A Counselor Reflects on Depersonalization and Derealization

Published on 6 March 2024 at 15:57

In this essay I reflect on depersonalization/derealization, contemplative practice, and my experience within a toxic social setting. The intersection of mental distress, social instability, and graduate-level training manifested in my experience with DP/DR and panic attacks. Within this reflection, I question the function of contemplative practice in my own life. I finish with questions that have yet to be answered.

Revisiting a Destabilizing Experience

This essay that follows is a text I wrote in 2023 as I was rounding the corner to finishing my graduate program in counseling. I've been inspired to revisit this scene from encountering, deep in the blog-o-sphere, an intelligent post on the limits of meditation and mindfulness to directly confront depersonalization/derealization. What's more interesting about this post is that the author attempts to locate the "core phenomenology" of these experiences, and to consequently engineer a contemplative approach to address these episodes using that understanding. As someone interested in the limits and potentials of meditative practices with clients (emphasize limits) and myself (emphasize potentials), these interdisciplinary (cognitive, phenomenological, psychological, therapeutic, spiritual) inquiries are essential, given they are critical and cautious enough when broached with clients.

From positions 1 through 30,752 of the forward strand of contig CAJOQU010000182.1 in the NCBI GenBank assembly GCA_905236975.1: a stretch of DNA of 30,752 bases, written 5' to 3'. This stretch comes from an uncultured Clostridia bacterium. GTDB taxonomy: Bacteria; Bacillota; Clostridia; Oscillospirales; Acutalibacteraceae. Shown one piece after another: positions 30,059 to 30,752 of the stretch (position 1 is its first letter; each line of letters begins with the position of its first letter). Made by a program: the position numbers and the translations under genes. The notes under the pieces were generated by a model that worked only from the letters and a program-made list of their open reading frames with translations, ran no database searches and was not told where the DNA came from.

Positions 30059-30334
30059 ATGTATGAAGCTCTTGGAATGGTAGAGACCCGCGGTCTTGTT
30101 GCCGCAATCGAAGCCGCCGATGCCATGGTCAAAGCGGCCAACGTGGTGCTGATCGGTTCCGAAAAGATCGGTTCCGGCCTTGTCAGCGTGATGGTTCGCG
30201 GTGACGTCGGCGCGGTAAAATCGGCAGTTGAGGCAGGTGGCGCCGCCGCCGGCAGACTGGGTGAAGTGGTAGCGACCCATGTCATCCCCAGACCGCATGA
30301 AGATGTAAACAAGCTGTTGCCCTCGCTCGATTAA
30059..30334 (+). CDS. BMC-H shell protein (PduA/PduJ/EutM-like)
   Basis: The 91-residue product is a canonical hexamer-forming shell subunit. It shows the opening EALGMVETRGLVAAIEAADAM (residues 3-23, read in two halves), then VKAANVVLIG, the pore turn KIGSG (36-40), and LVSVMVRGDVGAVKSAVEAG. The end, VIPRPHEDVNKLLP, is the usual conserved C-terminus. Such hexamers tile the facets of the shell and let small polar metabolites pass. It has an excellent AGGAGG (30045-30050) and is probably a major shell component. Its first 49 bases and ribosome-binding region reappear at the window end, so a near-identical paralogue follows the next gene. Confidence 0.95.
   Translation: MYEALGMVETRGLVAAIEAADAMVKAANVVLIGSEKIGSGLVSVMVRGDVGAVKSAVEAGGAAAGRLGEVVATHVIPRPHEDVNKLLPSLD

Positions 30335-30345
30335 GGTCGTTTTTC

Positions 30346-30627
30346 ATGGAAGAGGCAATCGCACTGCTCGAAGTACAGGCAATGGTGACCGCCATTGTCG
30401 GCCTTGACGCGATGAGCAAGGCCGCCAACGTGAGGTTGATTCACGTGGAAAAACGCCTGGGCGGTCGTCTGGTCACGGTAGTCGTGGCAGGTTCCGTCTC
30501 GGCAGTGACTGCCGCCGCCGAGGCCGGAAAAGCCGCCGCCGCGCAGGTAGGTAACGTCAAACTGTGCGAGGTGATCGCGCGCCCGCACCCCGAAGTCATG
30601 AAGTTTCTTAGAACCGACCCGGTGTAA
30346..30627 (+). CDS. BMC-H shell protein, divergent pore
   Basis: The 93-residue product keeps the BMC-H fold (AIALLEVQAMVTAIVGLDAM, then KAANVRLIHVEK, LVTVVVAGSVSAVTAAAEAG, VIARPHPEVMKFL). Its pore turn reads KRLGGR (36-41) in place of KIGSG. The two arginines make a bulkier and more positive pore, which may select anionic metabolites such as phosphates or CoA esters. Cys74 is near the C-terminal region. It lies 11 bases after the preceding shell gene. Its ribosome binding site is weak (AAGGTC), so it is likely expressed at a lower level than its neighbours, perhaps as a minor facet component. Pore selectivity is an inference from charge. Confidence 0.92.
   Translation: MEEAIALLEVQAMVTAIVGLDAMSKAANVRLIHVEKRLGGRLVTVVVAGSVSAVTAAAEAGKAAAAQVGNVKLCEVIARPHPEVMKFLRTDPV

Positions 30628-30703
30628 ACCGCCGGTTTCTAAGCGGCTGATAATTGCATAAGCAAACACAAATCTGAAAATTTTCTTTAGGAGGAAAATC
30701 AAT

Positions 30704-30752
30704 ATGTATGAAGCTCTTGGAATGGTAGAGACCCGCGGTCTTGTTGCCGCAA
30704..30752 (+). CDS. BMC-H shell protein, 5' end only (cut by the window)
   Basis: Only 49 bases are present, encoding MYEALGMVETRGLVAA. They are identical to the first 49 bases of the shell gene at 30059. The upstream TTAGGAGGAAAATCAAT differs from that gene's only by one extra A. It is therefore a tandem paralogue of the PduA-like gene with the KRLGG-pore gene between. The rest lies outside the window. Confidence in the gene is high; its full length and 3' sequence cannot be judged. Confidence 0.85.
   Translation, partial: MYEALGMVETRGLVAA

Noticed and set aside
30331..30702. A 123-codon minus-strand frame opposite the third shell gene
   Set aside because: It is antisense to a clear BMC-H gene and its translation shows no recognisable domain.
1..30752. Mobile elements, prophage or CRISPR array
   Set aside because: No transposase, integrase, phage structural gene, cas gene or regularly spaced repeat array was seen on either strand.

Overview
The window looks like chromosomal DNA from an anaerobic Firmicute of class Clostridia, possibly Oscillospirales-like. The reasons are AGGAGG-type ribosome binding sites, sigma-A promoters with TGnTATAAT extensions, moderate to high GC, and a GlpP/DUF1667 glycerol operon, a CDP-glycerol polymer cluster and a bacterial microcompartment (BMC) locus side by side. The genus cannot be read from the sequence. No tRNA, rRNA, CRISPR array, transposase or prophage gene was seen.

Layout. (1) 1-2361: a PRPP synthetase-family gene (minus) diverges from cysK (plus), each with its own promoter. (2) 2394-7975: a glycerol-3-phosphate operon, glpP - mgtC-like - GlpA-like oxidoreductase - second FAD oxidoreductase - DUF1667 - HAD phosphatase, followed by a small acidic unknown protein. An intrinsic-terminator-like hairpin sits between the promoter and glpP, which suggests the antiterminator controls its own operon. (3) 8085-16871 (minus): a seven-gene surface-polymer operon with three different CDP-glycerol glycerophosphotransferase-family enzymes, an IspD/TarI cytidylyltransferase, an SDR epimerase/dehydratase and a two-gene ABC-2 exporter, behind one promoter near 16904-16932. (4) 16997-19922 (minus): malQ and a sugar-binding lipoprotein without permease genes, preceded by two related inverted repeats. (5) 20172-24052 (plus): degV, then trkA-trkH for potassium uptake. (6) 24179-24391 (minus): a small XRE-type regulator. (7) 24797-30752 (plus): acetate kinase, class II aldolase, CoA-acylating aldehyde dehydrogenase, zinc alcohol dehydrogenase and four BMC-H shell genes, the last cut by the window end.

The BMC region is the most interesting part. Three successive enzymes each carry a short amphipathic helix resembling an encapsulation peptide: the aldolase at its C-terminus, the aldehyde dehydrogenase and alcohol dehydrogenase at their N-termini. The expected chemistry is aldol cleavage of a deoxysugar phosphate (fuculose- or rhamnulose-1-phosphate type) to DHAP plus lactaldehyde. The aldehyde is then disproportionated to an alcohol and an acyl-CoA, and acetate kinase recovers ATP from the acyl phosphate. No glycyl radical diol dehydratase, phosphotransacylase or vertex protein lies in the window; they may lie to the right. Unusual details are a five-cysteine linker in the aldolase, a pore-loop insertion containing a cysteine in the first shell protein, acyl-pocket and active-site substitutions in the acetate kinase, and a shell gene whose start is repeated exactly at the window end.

Another reason for revisiting this episode is that I'm utilizing an expressive journaling practice from James Pennebaker. I stumbled upon this approach during a long cardio session, flipping through podcasts. Essentially, you are asked to write about the most stressful experience of your life, either on 4 consecutive days, or four consecutive weeks. Additionally, you are asked to continuously write, not stopping to edit or correct spelling. An assumption is that the event still holds some emotional power in your life. Seeing as how I've thoroughly processed major childhood and adult trauma through therapy (including the episode I discuss in this essay), I decided that my meditative-induced DP/DR experience should be the candidate.


Finally: I think posts like this reveal an assumption about my clinical practice, one that is somewhat acknowledged in our profession: The clinician's suffering, recovery, healing, and growth are scaffolds for how we extend our abilities to our clients. This isn't always necessarily the case, and surely doesn't imply that you need to suffer from the client's specific ailment in order to effectively treat it. Rather, there are meta-themes that apply across situations, problems, and "disorders" (e.g., tolerating ambiguity in the healing process), which require a clinician's experiential understanding. This could be another post, but suffice it to say that I see my own experiences in growing through this DP/DR episode as an opportunity to grow my clinical skills.